And very luxuriously we turned once more into the lanes, enjoying the past, scenting the future. Close to home, the first little eddy of wind stirred, and the song of dripping twigs began; an owl hooted, honey-soft, in the fog. We came on two farm hands mending the lane at the turn of the avenue, and, curled on the top of the bank, their cosy red collie pup, waiting for them to finish work for the day. He raised his sharp nose and looked at us dewily. We turned down, padding softly in the wet fox-red drifts under the beechtrees, whereon the last leaves still flickered out in the darkening whiteness, that now seemed so little eerie. We passed the grey-green skeleton of the farm-yard gate. A hen ran across us, clucking, into the dusk. The maze drew her long, home-coming snuffle, and stood still. 1910.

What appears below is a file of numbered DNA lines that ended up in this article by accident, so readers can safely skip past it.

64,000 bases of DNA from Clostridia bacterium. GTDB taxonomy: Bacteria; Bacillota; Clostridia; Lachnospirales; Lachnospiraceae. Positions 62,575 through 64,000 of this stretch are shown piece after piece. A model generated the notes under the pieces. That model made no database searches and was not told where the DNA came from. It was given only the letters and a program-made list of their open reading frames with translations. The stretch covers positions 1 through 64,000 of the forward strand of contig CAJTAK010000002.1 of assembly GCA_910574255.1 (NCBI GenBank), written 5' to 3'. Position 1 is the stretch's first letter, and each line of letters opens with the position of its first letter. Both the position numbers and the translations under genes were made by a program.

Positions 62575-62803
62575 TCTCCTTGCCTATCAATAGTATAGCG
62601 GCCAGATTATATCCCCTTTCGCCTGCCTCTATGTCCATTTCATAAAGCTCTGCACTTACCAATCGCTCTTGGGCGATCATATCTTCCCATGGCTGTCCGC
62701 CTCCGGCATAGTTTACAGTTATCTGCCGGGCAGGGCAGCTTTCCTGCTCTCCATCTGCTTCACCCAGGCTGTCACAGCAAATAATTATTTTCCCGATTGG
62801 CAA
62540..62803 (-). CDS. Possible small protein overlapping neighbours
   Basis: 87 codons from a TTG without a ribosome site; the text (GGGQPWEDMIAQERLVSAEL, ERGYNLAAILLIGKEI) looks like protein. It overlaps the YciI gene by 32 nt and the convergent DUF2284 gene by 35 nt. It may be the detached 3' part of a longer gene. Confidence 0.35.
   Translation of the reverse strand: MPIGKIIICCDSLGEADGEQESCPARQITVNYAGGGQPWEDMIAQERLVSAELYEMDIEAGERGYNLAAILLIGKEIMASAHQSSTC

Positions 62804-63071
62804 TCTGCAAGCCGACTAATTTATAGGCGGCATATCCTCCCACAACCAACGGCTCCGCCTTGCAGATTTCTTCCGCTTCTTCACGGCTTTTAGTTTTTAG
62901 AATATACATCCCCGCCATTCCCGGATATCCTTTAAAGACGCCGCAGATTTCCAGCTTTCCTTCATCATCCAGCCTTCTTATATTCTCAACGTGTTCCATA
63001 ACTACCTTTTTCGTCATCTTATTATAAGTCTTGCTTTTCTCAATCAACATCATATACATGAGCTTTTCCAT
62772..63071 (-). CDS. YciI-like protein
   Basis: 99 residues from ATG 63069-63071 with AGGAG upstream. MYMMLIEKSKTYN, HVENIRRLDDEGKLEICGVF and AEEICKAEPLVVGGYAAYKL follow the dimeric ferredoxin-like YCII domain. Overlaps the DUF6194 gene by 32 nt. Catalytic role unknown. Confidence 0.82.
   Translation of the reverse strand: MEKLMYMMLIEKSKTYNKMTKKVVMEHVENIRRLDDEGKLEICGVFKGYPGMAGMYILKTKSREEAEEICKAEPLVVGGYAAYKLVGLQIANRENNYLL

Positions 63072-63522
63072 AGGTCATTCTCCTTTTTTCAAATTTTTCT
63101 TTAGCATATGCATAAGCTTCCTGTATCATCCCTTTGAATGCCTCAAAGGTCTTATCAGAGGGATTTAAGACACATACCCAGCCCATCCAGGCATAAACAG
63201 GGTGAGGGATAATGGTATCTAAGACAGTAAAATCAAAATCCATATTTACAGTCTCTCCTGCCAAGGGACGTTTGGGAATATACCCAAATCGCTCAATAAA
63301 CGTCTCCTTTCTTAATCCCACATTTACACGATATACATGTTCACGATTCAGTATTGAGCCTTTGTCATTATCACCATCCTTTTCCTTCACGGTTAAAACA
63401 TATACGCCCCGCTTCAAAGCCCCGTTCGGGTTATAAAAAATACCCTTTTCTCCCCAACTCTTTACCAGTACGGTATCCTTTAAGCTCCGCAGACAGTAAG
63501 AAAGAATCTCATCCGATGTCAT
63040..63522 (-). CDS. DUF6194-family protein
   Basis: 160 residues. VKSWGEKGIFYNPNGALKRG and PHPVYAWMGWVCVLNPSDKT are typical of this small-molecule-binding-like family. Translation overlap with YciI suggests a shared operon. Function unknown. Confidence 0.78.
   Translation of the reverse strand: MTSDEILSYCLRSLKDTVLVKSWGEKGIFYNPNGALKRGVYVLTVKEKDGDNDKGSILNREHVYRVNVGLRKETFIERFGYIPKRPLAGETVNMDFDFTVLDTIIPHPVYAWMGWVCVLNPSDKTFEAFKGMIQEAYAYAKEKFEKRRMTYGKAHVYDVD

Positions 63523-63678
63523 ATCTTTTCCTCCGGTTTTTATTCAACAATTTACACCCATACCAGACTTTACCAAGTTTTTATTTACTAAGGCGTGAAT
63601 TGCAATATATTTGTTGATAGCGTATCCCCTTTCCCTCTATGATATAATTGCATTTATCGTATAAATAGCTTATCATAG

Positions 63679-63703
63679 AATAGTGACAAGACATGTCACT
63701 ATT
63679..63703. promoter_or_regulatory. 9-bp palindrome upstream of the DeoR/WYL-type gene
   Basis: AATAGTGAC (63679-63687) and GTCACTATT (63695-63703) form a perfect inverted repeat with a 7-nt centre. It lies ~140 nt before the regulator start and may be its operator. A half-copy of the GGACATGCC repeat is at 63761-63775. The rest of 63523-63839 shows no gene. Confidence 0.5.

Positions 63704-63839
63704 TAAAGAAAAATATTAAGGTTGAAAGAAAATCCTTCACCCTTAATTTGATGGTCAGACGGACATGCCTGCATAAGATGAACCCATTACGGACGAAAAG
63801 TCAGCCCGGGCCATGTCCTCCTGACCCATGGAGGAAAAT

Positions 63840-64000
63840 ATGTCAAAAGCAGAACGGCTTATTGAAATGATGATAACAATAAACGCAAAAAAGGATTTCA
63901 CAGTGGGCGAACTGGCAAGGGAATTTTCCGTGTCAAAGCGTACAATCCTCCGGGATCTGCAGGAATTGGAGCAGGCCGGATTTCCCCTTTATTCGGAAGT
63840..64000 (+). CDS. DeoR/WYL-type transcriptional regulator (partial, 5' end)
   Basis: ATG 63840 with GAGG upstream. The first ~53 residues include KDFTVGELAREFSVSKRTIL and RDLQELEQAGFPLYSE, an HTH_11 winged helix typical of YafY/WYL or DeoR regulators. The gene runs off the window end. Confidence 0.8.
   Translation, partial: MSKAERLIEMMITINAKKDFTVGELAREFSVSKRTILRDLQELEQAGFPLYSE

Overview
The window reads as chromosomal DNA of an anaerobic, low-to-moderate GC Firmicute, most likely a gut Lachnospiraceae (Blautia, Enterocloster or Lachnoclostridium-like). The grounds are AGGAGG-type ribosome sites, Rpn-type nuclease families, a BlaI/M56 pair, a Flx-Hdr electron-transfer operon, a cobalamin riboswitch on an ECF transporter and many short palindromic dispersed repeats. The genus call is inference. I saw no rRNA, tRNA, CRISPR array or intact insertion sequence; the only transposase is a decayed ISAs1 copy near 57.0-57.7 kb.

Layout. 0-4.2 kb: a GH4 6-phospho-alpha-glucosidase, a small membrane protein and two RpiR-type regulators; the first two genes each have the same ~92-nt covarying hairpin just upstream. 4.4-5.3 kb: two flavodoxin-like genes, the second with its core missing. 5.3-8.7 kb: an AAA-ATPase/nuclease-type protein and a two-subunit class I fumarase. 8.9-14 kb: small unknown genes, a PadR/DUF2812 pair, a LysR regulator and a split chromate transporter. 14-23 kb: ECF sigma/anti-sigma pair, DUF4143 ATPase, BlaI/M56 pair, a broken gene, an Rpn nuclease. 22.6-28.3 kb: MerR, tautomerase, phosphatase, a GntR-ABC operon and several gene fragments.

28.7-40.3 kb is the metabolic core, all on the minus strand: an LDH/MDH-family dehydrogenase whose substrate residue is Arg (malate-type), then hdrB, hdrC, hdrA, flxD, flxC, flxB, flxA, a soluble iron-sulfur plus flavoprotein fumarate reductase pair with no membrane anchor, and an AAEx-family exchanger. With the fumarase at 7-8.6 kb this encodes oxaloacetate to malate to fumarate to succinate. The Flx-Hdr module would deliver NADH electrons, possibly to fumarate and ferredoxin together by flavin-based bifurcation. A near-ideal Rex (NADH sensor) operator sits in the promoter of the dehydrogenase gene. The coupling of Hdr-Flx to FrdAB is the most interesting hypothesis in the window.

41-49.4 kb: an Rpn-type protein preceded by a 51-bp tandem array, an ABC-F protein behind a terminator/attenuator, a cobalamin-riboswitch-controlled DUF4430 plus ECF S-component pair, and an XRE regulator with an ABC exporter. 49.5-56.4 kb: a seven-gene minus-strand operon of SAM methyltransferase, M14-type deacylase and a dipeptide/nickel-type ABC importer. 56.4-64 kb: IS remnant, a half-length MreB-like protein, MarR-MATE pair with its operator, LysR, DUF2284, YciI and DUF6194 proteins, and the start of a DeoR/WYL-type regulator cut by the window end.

In one of those corners of our land canopied by the fumes of blind industry, there was, on that day, a lull in darkness. A fresh wind had split the customary heaven, or roof of hell; was sweeping long drifts of creamy clouds across a blue still pallid with reek. The sun even shone—a sun whose face seemed white and wondering. And under that rare sun all the little town, among its slag heaps and few tall chimneys, had an air of living faster. In those continuous courts and alleys, where the women worked, smoke from each little forge rose and dispersed into the wind with strange alacrity; amongst the women, too, there was that same eagerness, for the sunshine had crept in and was making pale all those dark-raftered, sooted ceilings which covered them in, together with their immortal comrades, the small open furnaces. About their work they had been busy since seven o’clock; their feet pressing the leather lungs which fanned the conical heaps of glowing fuel, their hands poking into the glow a thin iron rod till the end could be curved into a fiery hook; snapping it with a mallet; threading it with tongs on to the chain; hammering, closing the link; and; without a second’s pause, thrusting the iron rod again into the glow. And while they worked they chattered, laughed sometimes, now and then sighed. They seemed of all ages and all types; from her who looked like a peasant of Provence, broad, brown, and strong, to the weariest white consumptive wisp; from old women of seventy, with straggling grey hair, to fifteen-year-old girls. In the cottage forges there would be but one worker, or two at most; in the shop forges four, or even five, little glowing heaps; four or five of the grimy, pale lung-bellows; and never a moment without a fiery hook about to take its place on the growing chains, never a second when the thin smoke of the forges, and of those lives consuming slowly in front of them, did not escape from out of the dingy, whitewashed spaces past the dark rafters, away to freedom.